created by dutch cinematographer armand dijcks and australian photographer ray collins, ‘the infinite now’ is a short film composed of breathtaking cinemagraphs of ocean waves, heaving and crashing in perpetual motion. each cinemagraph is created using one of collins’ own still photographs, setting the image in an infinite loop of sea, salt and sky. 

 


 

 

captured in intricate detail, one might at first be fooled into thinking the moving image is a slow motion video shot. in reality, the footage is a composite of different still images, arranged in a perfect loop, where beginning and end is not always clear. the resulting vignette is defined by a continuous sense of movement that encapsulates the beauty and strength of the ocean. ‘the infinite now’ is both emotionally moving and slightly scary, demonstrating the sheer scale and power of the ocean waves. enormous swells of blue are caught just on the edge of impact, threatening at any moment to explode onto the water below.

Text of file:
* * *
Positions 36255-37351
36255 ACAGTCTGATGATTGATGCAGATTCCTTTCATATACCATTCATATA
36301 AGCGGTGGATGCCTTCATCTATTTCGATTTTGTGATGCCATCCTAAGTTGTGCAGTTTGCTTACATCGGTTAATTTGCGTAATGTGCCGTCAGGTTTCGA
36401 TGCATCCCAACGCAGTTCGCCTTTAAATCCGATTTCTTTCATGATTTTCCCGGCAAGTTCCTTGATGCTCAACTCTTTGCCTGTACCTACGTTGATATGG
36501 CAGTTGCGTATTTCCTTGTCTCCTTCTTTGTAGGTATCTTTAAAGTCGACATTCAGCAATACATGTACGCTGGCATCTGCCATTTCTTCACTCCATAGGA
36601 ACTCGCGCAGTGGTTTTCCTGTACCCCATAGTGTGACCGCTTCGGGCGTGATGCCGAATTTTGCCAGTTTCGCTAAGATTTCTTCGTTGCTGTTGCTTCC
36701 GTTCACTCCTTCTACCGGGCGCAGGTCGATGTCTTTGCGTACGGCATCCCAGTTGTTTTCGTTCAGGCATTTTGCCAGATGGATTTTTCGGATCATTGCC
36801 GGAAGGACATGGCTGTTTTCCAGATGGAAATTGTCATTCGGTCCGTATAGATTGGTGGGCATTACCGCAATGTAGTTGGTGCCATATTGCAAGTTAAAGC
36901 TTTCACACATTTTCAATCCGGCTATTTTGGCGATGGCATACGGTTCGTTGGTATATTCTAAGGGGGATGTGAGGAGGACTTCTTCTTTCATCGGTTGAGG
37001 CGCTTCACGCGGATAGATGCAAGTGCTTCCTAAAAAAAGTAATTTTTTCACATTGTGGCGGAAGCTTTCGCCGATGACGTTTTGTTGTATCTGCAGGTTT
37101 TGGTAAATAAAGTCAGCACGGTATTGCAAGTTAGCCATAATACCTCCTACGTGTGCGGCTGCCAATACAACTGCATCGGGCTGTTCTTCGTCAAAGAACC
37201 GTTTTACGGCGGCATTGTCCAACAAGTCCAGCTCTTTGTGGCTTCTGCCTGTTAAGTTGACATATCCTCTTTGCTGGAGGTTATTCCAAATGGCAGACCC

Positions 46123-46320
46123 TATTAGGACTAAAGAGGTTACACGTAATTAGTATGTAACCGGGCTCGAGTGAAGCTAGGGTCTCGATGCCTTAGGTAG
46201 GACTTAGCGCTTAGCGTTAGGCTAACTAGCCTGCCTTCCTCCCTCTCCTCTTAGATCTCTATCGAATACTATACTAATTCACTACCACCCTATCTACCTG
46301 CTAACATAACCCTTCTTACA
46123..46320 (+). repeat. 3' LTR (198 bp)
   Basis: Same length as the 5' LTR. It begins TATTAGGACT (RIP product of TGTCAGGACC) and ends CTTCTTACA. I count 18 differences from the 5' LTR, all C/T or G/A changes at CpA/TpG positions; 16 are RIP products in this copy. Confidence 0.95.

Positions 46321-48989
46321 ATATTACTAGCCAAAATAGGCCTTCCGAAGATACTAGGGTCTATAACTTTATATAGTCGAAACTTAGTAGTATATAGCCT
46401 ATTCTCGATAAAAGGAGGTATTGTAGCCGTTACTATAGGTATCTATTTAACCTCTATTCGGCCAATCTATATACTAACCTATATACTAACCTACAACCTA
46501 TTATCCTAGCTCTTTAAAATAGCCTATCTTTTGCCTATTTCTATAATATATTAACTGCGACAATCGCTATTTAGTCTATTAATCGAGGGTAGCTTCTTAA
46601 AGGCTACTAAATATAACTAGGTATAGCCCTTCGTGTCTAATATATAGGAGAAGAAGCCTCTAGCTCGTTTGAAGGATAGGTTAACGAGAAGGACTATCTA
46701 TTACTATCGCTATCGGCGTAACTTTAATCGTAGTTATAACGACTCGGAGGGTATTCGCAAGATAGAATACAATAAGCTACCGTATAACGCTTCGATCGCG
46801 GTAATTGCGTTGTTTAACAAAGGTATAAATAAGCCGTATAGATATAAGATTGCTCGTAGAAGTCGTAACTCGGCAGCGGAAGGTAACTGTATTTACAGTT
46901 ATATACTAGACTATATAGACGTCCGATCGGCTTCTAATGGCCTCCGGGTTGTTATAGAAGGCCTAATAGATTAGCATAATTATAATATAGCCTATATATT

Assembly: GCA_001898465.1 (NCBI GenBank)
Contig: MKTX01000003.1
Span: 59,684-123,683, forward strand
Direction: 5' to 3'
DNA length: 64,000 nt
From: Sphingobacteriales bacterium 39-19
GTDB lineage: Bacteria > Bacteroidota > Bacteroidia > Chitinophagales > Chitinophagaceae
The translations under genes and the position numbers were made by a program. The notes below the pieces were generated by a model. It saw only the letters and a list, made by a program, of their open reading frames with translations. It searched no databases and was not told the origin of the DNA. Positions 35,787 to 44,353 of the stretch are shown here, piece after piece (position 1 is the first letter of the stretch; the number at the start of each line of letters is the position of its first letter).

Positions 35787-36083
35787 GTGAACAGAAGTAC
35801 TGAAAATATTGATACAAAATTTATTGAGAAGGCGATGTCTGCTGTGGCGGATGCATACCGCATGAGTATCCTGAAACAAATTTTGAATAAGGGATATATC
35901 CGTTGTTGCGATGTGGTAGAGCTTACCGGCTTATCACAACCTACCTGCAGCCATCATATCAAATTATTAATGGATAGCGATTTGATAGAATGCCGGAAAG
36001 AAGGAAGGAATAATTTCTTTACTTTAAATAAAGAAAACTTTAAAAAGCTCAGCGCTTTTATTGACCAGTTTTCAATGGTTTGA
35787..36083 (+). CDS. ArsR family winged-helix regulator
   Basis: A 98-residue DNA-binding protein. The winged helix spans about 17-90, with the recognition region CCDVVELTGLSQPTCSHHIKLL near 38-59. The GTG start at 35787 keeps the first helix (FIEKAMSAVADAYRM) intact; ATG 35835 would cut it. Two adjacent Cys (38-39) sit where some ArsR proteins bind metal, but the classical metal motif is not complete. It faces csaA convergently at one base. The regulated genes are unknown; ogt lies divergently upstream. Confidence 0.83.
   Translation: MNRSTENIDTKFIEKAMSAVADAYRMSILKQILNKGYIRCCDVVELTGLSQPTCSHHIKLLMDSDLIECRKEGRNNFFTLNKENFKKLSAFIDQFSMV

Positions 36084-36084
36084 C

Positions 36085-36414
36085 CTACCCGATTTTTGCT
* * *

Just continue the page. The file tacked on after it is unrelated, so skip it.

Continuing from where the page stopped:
armand dijcks created the pieces by manipulating ray collins’ still images in adobe after effects, before using flixel cinemagraph pro to complete the animation. ‘it turned out that certain images lend themselves to this technique better than others’, explains dijcks. ‘there’s always a bit of trial and error involved. it helps to visualize in my head how the wave would move in real life, as I only have a still image to work with, and no video reference.’

 

 

 

‘the nice thing about this technique is that it lets you take an infinitesimal sliver of time, and see it in motion indefinitely’, he continues. ‘when I showed some of these cinemagraphs to andré heuvelman, trumpetist at the rotterdam philharmonic orchestra, it inspired him to get together with pianist jeroen van vliet to create a bespoke soundtrack for this cinemagraph series.’ the final product is a combination of sound, image and atmosphere that captures a single moment experienced ad infinitum. 

 

 

 

  • In the surfing community these waves are called “slabs” for obvious reasons: and usually there is a reef a few feet below ….

    Robert says:
  • The beauty and power of the ocean is always magnificent

    Dalm says:

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